BURKINA FASO: Tier 2 Watch List
Burkina Faso is a source, transit, and destination country for women and children subjected to forced labor and sex trafficking. Burkinabe children are subjected to forced labor as farm hands, gold panners and washers, street vendors, domestic servants, and beggars recruited as pupils by unscrupulous Koranic school teachers. Girls are exploited in the commercial sex trade. Burkinabe children are transported to Cote d’Ivoire, Mali, and Niger for forced labor or sex trafficking. To a lesser extent, traffickers recruit women for ostensibly legitimate employment in Lebanon, Qatar, Saudi Arabia, and various countries in Europe, and subsequently subject them to forced prostitution. Burkina Faso is a transit country for traffickers transporting children from Mali to Cote d’Ivoire, and is a destination for children subjected to trafficking from neighboring countries, including Ghana, Guinea, Mali, and Nigeria. Women from other West African countries are fraudulently recruited for employment in Burkina Faso and subsequently subjected to forced prostitution, forced labor in restaurants, or domestic servitude in private homes. In 2014, two Tibetan women were subjected to forced prostitution in Burkina Faso by Nepalese traffickers.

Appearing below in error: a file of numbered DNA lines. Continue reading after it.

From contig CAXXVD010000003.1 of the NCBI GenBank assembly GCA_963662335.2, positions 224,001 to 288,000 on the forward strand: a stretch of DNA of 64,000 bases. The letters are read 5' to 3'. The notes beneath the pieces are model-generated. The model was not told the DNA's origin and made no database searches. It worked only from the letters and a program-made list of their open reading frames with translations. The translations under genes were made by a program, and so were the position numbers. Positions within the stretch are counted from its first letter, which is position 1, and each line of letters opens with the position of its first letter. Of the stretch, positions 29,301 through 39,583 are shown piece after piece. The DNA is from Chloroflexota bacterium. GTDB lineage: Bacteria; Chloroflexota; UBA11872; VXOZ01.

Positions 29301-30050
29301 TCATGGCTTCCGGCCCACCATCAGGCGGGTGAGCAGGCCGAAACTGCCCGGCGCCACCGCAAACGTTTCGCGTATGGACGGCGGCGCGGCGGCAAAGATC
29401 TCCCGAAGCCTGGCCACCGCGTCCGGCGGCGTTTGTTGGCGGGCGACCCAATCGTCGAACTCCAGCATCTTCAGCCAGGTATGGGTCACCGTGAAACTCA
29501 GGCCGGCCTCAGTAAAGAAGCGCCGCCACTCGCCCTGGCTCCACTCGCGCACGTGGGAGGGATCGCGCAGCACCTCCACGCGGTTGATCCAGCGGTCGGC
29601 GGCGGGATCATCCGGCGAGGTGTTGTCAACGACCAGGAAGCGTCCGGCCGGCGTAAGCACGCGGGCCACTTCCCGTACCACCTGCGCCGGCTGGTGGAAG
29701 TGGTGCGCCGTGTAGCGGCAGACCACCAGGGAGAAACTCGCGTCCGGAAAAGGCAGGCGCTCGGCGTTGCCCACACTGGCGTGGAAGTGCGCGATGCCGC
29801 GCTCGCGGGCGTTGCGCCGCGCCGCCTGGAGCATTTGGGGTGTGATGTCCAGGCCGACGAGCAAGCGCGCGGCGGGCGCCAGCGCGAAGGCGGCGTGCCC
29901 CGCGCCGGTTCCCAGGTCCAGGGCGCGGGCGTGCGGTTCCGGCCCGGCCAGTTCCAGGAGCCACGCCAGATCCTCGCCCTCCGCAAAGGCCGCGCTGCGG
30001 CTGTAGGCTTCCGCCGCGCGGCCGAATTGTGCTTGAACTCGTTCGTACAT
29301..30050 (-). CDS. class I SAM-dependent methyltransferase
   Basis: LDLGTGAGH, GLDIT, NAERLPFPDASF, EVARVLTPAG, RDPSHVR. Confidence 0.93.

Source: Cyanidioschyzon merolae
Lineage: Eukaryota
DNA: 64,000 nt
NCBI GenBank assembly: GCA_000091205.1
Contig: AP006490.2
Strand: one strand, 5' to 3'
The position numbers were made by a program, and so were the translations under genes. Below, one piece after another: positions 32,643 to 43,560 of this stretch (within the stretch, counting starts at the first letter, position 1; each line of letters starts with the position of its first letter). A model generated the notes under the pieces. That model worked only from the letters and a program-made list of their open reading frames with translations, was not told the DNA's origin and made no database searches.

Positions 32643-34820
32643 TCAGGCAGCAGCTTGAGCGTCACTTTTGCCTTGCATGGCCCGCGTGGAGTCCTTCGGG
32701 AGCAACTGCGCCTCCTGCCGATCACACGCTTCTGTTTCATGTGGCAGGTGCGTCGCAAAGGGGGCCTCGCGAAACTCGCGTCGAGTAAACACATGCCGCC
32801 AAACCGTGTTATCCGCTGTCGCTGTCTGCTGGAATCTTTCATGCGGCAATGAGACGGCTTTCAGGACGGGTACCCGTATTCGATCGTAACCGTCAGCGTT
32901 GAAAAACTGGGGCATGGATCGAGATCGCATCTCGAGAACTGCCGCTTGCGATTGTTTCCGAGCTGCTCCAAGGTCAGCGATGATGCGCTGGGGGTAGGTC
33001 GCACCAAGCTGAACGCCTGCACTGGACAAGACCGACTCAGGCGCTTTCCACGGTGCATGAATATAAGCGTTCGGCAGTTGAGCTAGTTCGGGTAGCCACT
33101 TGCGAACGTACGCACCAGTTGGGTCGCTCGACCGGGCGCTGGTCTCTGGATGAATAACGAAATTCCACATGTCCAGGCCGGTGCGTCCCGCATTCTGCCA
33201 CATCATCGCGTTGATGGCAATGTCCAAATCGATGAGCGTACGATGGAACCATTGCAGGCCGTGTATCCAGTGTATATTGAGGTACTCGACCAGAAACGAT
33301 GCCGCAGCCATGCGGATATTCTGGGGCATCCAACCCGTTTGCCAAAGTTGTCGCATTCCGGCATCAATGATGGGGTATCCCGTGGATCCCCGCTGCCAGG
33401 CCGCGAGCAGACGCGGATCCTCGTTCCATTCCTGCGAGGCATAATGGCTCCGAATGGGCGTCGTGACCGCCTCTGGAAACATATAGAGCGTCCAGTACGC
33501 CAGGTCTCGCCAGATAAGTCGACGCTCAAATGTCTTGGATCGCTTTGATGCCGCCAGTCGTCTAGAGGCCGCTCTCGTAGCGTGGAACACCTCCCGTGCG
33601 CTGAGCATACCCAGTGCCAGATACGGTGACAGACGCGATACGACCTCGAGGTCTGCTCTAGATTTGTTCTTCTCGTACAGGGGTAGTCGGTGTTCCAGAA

The Government of Burkina Faso does not fully comply with the minimum standards for the elimination of trafficking; however, it is making significant efforts to do so. In November 2014, a transitional government was formed following the resignation of the former president and the dissolution of the government. The government continued to identify and provide services to a large number of child trafficking victims, as well as two Nigerian women subjected to forced prostitution. The government also continued to provide anti-trafficking training and conducted several national awareness-raising efforts throughout the country. Despite these measures, the government did not demonstrate overall increasing anti-trafficking efforts compared to the previous reporting period; therefore Burkina Faso is placed on Tier 2 Watch List. The government reported two prosecutions and no convictions during the reporting period—a significant decrease from the 22 prosecutions and 18 convictions reported in the previous year. Additionally, the national anti-trafficking committee did not meet, and the government did not take steps to address unscrupulous Koranic school teachers subjecting children to forced begging.